The Third Culture

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"PC MEMORIES, HOW I CREATED THE PC"
by David Bunnell

Introduction by
John Brockman

You wouldn't expect that the personal computer would have been invented and commercialized in 1974 by a company of twenty employees called MITS in Albuquerque. You would expect that the personal computer would have come out of the labs at IBM or Xerox PARC. But that's not what happened, and David Bunnell was present at the creation, having left his job as a sixth-grade teacher in the Chicago public schools to find his place in what he perceived to be a new and important industry.

"One of the more interesting things that happened," he recalls, "was that two fellows in Cambridge, Massachusetts, noticed the Altair on the cover of the January 1975 issue of Popular Electronics and got very excited about working at MITS to develop software for this first personal computer. Their names were Bill Gates and Paul Allen. They created a basic language program for the Altair and called us up and said, 'Gee, wouldn't you like to have Basic for the Altair?' The company president, Ed Roberts, who is regarded by many as the father of the personal computer, replied, 'Well, if you can show us that it works, we'd love to have it.'

"Paul Allen hopped on an airplane and flew to Albuquerque and demonstrated that Basic worked, even though Paul and Bill hadn't seen an Altair. They created the Basic language interpreter on a mainframe computer at Harvard University using an emulator for the 8080 Intel chip that was the brains of the Altair. The entire personal computer industry sprung out of MITS, and the Altair, and Paul Allen and Bill Gates."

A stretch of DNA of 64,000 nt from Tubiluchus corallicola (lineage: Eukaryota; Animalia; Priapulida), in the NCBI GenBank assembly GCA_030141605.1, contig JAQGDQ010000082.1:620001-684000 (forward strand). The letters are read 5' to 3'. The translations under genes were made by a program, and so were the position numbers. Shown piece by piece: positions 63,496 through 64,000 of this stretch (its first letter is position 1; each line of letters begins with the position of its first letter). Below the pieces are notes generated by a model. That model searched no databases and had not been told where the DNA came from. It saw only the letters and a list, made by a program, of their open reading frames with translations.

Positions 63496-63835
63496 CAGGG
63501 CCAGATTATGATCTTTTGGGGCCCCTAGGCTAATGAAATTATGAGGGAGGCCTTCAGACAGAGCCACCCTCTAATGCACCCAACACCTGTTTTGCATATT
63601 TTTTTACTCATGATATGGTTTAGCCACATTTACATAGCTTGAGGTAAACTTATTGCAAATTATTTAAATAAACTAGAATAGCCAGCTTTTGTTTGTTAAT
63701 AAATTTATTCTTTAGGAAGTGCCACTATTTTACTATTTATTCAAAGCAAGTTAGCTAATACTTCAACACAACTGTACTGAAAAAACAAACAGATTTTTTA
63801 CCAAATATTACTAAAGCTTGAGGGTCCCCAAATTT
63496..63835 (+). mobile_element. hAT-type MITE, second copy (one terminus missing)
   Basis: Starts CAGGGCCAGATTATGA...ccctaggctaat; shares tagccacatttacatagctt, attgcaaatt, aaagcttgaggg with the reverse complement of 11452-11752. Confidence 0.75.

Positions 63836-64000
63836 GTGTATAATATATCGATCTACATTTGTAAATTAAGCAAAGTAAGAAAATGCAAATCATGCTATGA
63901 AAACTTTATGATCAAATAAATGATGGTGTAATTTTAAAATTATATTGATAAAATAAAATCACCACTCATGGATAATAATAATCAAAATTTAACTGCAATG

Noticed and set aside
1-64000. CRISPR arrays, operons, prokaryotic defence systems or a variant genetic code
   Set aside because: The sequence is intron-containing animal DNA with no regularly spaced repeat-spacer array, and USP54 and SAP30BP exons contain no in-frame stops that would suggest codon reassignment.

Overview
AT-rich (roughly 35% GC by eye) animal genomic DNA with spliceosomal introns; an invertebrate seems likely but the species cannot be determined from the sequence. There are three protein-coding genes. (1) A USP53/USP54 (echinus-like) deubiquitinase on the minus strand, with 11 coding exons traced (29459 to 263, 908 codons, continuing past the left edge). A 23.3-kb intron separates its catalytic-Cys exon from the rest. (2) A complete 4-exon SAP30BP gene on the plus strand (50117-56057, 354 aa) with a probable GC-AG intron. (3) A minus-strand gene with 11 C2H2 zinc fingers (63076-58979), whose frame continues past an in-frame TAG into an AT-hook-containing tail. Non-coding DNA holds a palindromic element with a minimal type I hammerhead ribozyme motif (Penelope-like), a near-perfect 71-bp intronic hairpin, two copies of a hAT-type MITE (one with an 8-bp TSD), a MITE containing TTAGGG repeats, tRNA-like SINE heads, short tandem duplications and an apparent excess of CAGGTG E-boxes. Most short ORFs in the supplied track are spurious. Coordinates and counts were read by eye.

"I worked with David in the very early days of this business when it wasn't really a business and nobody paid attention." recalls Bill Gates. "And he did the first computer convention, which was a MITS Altair-based thing. And he did the first interesting magazine, PC Magazine. Then PC World got involved with him on encouraging him to do MacWorld. You know, it's great to have somebody who's played the role he has. I think it's a real contribution."

That David happened to be at the right place at the right time and was able to take advantage of it was probably no accident. And that circumstance has been a hallmark of his career in the personal computer industry. He was not a technical person like everybody else; it was his job as a writer and an editor to interpret the personal computer for people who wanted to use it, to explain what you could do with it, and to help market it. That became his role not just at MITS but in the industry at large. At MITS, David and his colleagues created the first retail computer stores, the first computer conventions, the first publications. David, present at the creation, has been a player from the very beginning.

David is best known among his peers not for his stunning successes in promoting the personal-computer magazine industry but for his idealistic and deeply humanistic vision. (Perhaps this just means that he's not quite as greedy as his counterparts in the computer revolution.) He devotes his considerable energies and resources to this end. One of his favorite projects is Computers and You, a program he founded at San Francisco's Glide Memorial Church to give hundreds of underprivileged kids and homeless adults computer training every day.

After a detour into biotechnology, David came back just in time for the Internet. He is now publisher and editor of Upside Magazine.

— JB



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